The supermarket is just one option for getting berries in Norway.
Summer is sadly approaching its end, but of course I still have my fingers crossed for a heatwave in September. The days are undeniably getting shorter and the crowds are flocking back to the city once again.
As I am discovering, every season in Norway has its charm and this in-between summer and autumn period is not lacking either, for there is wonderment to be found.
In people’s gardens, in the woods and fields around me – there is what I can only describe as a berry explosion!
Everywhere I look berries are sprouting from trees and bushes and even cracks in the pavement. All shades of red, purple and black are comandeering the green foilage and weighing the boughs of brambles, bushes and trees with loveliness.
This explosion is music to my berry loving ears. I have a myriad of joyous moments that flicker through my mind when I think of berries. I remember strawberry picking with my family in England as a child – with red stained faces and hands.
We ended up eating more than we took away with us, as you do! I remember spotting blackberry brambles when playing at the cricket pitch in Hinckley and stopping to have a quick handful of berries in between our running around.
Also how could I forget those hours in school spent analysing Blackberry-Picking by Seamus Heaney. We revelled in the imagery and emotion of the poetry and missed the taste of those berries that were thousands of miles away from the heat of Cyprus.
Read more: Norwegian cloudberries
Now I find myself in the heartland of berries. Berry heaven! Who doesn't love a good berry, and even more so when you come upon them in the wild.
A few weeks ago on an afternoon stroll we came across a cluster of raspberry brambles. Tiny wild and sweet raspberries in abundance, so we spent the better part of an hour picking away and left with almost a kilo, if not more. Pure joy!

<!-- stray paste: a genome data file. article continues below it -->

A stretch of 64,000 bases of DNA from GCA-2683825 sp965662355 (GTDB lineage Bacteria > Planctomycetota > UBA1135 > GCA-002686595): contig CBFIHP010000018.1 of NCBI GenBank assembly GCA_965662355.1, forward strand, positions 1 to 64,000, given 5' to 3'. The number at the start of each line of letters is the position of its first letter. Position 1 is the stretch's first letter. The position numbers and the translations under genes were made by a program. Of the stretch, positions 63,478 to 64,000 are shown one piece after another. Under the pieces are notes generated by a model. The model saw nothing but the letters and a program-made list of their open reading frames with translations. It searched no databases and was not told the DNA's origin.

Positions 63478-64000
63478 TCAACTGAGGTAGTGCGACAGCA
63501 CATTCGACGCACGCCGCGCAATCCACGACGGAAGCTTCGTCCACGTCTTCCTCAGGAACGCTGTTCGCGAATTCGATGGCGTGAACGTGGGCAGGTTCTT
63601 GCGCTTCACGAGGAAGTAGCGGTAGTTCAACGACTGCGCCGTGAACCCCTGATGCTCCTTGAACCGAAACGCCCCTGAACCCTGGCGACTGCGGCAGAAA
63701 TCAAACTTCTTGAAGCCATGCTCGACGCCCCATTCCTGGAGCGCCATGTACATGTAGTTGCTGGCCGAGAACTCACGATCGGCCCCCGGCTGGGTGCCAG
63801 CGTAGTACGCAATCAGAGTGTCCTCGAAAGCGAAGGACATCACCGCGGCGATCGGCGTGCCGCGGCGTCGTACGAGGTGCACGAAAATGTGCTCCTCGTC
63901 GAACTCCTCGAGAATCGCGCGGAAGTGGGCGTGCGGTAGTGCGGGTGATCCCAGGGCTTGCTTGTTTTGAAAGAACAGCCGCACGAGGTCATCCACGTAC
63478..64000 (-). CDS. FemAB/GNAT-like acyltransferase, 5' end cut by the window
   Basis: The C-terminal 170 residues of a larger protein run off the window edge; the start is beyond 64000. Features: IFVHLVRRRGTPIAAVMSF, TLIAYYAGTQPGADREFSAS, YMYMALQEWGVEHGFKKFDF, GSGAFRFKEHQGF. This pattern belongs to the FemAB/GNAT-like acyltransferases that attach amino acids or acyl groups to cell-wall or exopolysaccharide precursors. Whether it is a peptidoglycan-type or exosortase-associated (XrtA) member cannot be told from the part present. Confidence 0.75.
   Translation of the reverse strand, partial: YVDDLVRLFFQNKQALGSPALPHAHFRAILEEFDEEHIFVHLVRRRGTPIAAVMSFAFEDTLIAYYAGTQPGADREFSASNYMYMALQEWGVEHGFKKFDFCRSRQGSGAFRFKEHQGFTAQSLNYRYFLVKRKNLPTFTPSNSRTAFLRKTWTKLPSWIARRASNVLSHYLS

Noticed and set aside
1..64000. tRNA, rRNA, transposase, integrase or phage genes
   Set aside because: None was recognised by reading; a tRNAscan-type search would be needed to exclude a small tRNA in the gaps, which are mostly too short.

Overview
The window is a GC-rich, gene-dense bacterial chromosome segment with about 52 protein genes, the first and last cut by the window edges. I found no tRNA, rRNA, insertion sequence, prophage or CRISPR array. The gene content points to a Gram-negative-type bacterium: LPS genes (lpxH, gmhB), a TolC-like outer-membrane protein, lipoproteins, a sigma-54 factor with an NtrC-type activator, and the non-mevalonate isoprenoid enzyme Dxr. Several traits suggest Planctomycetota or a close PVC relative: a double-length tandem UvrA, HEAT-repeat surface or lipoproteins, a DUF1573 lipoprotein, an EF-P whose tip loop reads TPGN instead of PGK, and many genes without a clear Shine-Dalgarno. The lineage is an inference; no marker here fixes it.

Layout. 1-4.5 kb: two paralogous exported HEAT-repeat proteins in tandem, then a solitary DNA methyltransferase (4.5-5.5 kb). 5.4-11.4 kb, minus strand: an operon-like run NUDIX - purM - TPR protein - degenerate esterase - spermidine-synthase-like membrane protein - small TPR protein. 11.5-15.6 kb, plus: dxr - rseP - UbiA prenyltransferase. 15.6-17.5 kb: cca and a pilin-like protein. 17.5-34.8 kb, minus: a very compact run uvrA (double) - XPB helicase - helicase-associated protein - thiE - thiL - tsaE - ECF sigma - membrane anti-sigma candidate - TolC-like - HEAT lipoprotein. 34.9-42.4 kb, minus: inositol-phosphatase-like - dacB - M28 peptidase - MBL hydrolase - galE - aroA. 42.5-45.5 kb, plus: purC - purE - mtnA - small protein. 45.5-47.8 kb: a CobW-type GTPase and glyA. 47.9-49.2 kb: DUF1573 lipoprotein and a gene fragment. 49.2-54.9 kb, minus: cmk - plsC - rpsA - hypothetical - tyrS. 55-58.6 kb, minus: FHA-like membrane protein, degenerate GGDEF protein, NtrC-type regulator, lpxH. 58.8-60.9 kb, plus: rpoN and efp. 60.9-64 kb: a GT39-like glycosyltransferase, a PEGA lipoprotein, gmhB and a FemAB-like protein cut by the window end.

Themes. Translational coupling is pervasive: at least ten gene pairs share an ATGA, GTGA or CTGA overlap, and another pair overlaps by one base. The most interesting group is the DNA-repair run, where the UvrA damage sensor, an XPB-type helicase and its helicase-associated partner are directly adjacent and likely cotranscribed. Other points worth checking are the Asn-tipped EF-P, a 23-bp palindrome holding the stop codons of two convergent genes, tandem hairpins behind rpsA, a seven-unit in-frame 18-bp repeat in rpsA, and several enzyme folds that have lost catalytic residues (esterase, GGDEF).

Not much fruit grows naturally in Norway becuase of the long winters, but berries, however, thrive. Blåbær or in English bilberries (i.e. arctic blueberries – like blueberries but smaller) are padding out the forest trails as we speak.
My neighbour’s garden is full of raspberries and just a few sprigs have migrated to our side of the fence with enough berries for my porridge… thank you neighbour! The teeny tiny wild strawberries markajordbær are scrumptious too.
Better than a normal strawberry in my opinion, and a personal favourite. I have not spotted any blackberries yet but I am keeping my eyes peeled.
And these are just the berries I know and can identify. There are of course more: cranberries, redcurrants, blackcurrants, morello cherries to name a few are springing up all throughout August and September.
I am honing my berry skills at the moment – learning to spot the treasure from afar, attempting to identify my own secret spot, I am even debating buying my very own bærplukker (berry picker) – then there is no stopping me! I see a future of pancakes and jams and smoothies galore.
So my advice to all you berry lovers out there is get out for a walk, look high and low and head out armed with tubs and pots for that bounty!
Photo credits: regan76 & Eleni Simeou